Tuesday, April 12, 2011

Twelve Hours by Twelve Weeks

Just a quickie to add... Liz passed along to me a book she used called Twelve Hours by Twelve Weeks.

It teaches parents how to sleep train their children... so yes, you guessed it, they sleep twelve hours at night, by twelve weeks of age, in addition to taking a one hour nap in the morning and a two hour nap in the afternoon.

She also gave me Healthy Sleep Habits, Happy Child.

So far I like the former a lot more. It's very short, sweet, and to the point. The latter is extremely complex, throws around a lot of confusing percentages ("of the 49% of partially fussy children, 37% are not fussy, 51% are medium fussy, and 11% are fussy, compared to the 11% of fussy children, 51% are not that fussy....") and has a lot of complex instructions ("if you are a method A parent, using extinction, and your child is one of the 37% of not fussy children in the 51% of medium fussy children, and your child is between 3-5 months of age, use this technique.") I get it that probably one method doesn't work for all children or all children, but Jeez Aleez.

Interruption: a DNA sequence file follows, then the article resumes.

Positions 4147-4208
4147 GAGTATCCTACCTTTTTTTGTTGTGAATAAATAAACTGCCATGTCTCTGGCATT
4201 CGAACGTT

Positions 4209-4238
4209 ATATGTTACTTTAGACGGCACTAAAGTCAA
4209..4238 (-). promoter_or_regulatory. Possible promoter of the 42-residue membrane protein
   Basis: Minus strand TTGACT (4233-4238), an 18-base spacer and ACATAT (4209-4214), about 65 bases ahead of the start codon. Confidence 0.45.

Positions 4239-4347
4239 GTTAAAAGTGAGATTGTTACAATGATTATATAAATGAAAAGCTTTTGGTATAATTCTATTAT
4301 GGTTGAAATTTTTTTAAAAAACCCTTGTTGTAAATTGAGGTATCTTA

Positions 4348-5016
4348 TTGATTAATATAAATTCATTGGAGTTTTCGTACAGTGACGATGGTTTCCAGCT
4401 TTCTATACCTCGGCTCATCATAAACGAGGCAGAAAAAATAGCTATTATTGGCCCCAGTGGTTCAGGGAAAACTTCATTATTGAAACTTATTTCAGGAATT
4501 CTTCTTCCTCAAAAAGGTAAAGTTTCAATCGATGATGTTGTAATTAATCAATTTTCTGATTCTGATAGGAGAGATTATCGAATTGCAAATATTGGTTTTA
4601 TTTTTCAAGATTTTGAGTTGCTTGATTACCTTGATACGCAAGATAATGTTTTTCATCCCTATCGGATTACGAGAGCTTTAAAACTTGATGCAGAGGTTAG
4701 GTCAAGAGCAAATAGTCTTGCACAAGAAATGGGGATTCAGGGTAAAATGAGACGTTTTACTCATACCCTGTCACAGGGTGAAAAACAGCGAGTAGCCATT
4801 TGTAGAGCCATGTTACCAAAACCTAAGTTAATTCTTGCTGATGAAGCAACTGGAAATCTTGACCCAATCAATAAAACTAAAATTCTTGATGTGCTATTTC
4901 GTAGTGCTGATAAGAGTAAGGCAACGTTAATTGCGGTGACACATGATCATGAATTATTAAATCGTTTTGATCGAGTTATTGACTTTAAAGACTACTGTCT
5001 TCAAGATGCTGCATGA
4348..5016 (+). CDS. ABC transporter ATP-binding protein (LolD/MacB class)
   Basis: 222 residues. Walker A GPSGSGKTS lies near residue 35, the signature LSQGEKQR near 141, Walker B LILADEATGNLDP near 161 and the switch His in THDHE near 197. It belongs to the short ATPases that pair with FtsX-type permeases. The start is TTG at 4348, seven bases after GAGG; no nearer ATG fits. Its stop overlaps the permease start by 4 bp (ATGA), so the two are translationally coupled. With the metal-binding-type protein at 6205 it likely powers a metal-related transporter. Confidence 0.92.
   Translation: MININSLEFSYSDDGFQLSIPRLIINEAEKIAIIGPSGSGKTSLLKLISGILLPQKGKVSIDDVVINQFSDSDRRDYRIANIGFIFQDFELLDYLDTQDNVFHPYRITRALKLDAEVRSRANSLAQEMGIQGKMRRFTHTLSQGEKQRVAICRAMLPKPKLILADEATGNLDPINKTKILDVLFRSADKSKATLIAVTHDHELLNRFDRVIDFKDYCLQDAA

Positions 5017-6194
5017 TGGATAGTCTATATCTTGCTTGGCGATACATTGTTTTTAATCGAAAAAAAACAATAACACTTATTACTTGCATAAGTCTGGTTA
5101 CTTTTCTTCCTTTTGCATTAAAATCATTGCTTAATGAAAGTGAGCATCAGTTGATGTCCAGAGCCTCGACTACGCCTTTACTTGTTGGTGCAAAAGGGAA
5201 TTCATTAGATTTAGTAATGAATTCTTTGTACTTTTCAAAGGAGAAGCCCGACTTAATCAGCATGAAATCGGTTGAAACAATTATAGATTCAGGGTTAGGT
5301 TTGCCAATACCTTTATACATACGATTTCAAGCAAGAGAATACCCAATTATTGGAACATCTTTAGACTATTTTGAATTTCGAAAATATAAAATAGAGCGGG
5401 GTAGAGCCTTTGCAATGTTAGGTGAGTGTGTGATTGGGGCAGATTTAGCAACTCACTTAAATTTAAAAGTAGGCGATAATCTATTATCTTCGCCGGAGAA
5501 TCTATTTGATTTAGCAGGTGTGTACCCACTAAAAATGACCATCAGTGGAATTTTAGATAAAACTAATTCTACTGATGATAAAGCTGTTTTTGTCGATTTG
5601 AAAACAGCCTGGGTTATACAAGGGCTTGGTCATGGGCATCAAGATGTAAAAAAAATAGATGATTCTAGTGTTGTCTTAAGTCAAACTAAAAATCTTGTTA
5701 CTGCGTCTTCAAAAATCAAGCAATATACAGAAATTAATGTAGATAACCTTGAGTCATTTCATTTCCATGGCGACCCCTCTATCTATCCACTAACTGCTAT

So whether or not this Twelve Hours by Twelve Weeks could work for me is a different issue. It goes against everything I've ever learned. The author says you should have your child eating every four hours by twelve weeks of age, certainly not on demand or even every three hours. (Though Liz has a friend who has successfully breastfed her child more frequently and still achieved the twelve hour night.)

This sounds impossible, right? But Liz said it took only a couple of days to get her little daughter on this schedule of eating every four hours (daytime only)... and only a couple of days and very little crying to get her to sleep through the night. To eliminate nighttime feedings, you reduce the volume of the feeding (or duration, if breastfeeding) every three days.

Anyway, I would never have believed that this could work... if not for the fact that Liz successfully instituted this (and she knew several people that had successfully done it with her, especially since this author is also from DC). And the fact that her daughter seemed to be smiling every awake minute that I was there, and never cried, and went quickly and easily to sleep... well, I'm intrigued.

I'd love to hear if anyone out there has heard of this book, and knows anyone that has tried it, with either positive or negative experiences.

And here's a link if anyone is interested in checking it out.

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